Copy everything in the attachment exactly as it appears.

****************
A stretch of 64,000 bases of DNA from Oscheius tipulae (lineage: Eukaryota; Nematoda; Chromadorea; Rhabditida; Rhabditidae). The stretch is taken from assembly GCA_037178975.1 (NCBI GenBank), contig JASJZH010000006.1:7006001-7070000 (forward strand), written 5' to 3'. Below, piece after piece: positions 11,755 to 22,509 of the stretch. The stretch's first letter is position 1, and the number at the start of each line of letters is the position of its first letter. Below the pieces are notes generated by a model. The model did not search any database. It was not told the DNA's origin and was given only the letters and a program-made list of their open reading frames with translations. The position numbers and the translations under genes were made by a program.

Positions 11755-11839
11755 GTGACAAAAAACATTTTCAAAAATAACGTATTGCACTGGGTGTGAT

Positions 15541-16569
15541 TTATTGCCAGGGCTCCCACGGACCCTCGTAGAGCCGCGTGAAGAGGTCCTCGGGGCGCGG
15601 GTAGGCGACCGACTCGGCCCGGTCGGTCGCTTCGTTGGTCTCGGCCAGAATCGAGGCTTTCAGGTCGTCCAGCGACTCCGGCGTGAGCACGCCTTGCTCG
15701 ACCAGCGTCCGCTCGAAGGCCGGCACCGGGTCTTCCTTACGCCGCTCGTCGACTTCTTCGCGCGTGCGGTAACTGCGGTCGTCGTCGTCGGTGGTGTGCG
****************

A stretch of 64,000 bases of DNA from Oscheius tipulae (lineage: Eukaryota; Nematoda; Chromadorea; Rhabditida; Rhabditidae). The stretch is taken from assembly GCA_037178975.1 (NCBI GenBank), contig JASJZH010000006.1:7006001-7070000 (forward strand), written 5' to 3'. Below, piece after piece: positions 11,755 to 22,509 of the stretch. The stretch's first letter is position 1, and the number at the start of each line of letters is the position of its first letter. Below the pieces are notes generated by a model. The model did not search any database. It was not told the DNA's origin and was given only the letters and a program-made list of their open reading frames with translations. The position numbers and the translations under genes were made by a program.

Positions 11755-11839
11755 GTGACAAAAAACATTTTCAAAAATAACGTATTGCACTGGGTGTGAT

Positions 15541-16569
15541 TTATTGCCAGGGCTCCCACGGACCCTCGTAGAGCCGCGTGAAGAGGTCCTCGGGGCGCGG
15601 GTAGGCGACCGACTCGGCCCGGTCGGTCGCTTCGTTGGTCTCGGCCAGAATCGAGGCTTTCAGGTCGTCCAGCGACTCCGGCGTGAGCACGCCTTGCTCG
15701 ACCAGCGTCCGCTCGAAGGCCGGCACCGGGTCTTCCTTACGCCGCTCGTCGACTTCTTCGCGCGTGCGGTAACTGCGGTCGTCGTCGTCGGTGGTGTGCG